In 1991, Turner Broadcasting System acquired animation studio Hanna-Barbera and the Ruby-Spears library from Great American Broadcasting, and years later, Turner Broadcasting System acquired Castle Rock Entertainment on December 22, 1993[24][25] and New Line Cinema on January 28, 1994.[26][27] On October 10, 1996, Time Warner acquired Turner Broadcasting System, thus bringing Warner Bros.' pre-1950 library back home. In addition, Warner Bros. only owns Castle Rock Entertainment's post-1994 library.

In 2008, Time Warner integrated New Line to Warner Bros.

In June 2016, it created the Harry Potter Global Franchise Development Team to oversee its ownership of the Harry Potter franchise worldwide (including the Wizarding World trademark).[28]


Clint Eastwood's relationship with Warner Bros. began in 1975, and he has directed several of the studios best known films, including Unforgiven (1992) and Million Dollar Baby (2004).[29]
Christopher Nolan wrote and directed several of Warner Bros.' most profitable films in the early 21st century. Like Eastwood, Nolan has had a long creative partnership with the studio.[30]

The studio's first live-action film was My Four Years in Germany (1918), their first animated film was Gay Purr-ee (1962). Animated films produced by Warner Bros. Animation, and the Warner Animation Group are also released by Warner Bros. Pictures. The studio has released twenty-five films that have received an Academy Award for Best Picture nomination: Disraeli (1929), I Am a Fugitive from a Chain Gang (1932), 42nd Street (1933), Here Comes the Navy (1934), A Midsummer Night's Dream (1935), Anthony Adverse (1936), The Life of Emile Zola (1937), The Adventures of Robin Hood (1938), Four Daughters (1938), Jezebel (1938), Dark Victory (1939), to name a few.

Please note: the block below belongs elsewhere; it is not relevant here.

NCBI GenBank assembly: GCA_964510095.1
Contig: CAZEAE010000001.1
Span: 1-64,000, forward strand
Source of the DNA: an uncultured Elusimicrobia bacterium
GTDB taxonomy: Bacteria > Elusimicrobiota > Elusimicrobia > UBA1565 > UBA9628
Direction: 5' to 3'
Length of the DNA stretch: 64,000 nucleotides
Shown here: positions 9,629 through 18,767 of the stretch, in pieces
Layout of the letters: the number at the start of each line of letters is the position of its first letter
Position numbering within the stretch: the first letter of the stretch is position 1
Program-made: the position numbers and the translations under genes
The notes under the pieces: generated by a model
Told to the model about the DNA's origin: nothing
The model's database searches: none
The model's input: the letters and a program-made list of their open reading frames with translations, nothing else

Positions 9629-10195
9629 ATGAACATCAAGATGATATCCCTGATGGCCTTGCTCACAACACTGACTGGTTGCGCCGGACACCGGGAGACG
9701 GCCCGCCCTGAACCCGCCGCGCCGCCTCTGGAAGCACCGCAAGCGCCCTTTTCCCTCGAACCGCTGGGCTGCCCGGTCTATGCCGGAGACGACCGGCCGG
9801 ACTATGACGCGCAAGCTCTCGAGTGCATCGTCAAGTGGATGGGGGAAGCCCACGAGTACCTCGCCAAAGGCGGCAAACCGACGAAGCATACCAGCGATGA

Highest-grossing films

Highest-grossing films in North America[31]
Rank Title Year Domestic gross
1 The Dark Knight 2008 $533,720,947
2 The Dark Knight Rises 2012 $448,139,099
3 Wonder Woman 2017 $412,563,408
4 Harry Potter and the Deathly Hallows – Part 2 2011 $381,193,157
5 American Sniper 2014 $350,126,372
6 Joker 2019 $335,451,311
7 Aquaman 2018 $335,061,807
8 Batman v Superman: Dawn of Justice 2016 $330,360,194
9 It 2017 $328,828,874
10 Suicide Squad 2016 $325,100,054
11 Harry Potter and the Sorcerer's Stone 2001 $317,871,467
12 The Hobbit: An Unexpected Journey 1 2012 $303,003,568
13 Harry Potter and the Half-Blood Prince 2009 $302,089,278
14 Harry Potter and the Deathly Hallows – Part 1 2010 $296,131,568
15 Inception 2010 $292,576,195
16 Harry Potter and the Order of the Phoenix 2007 $292,137,260
17 Man of Steel 2013 $291,045,518
18 Harry Potter and the Goblet of Fire 2005 $290,201,752
19 The Matrix Reloaded 2003 $281,553,689
20 The Hangover 2009 $277,322,503
21 Gravity 2013 $274,092,705
22 Harry Potter and the Chamber of Secrets 2002 $262,233,381
23 The Hobbit: The Desolation of Smaug 1 2013 $258,241,522
24 The LEGO Movie 2014 $257,784,718
25 I Am Legend 2007 $256,393,010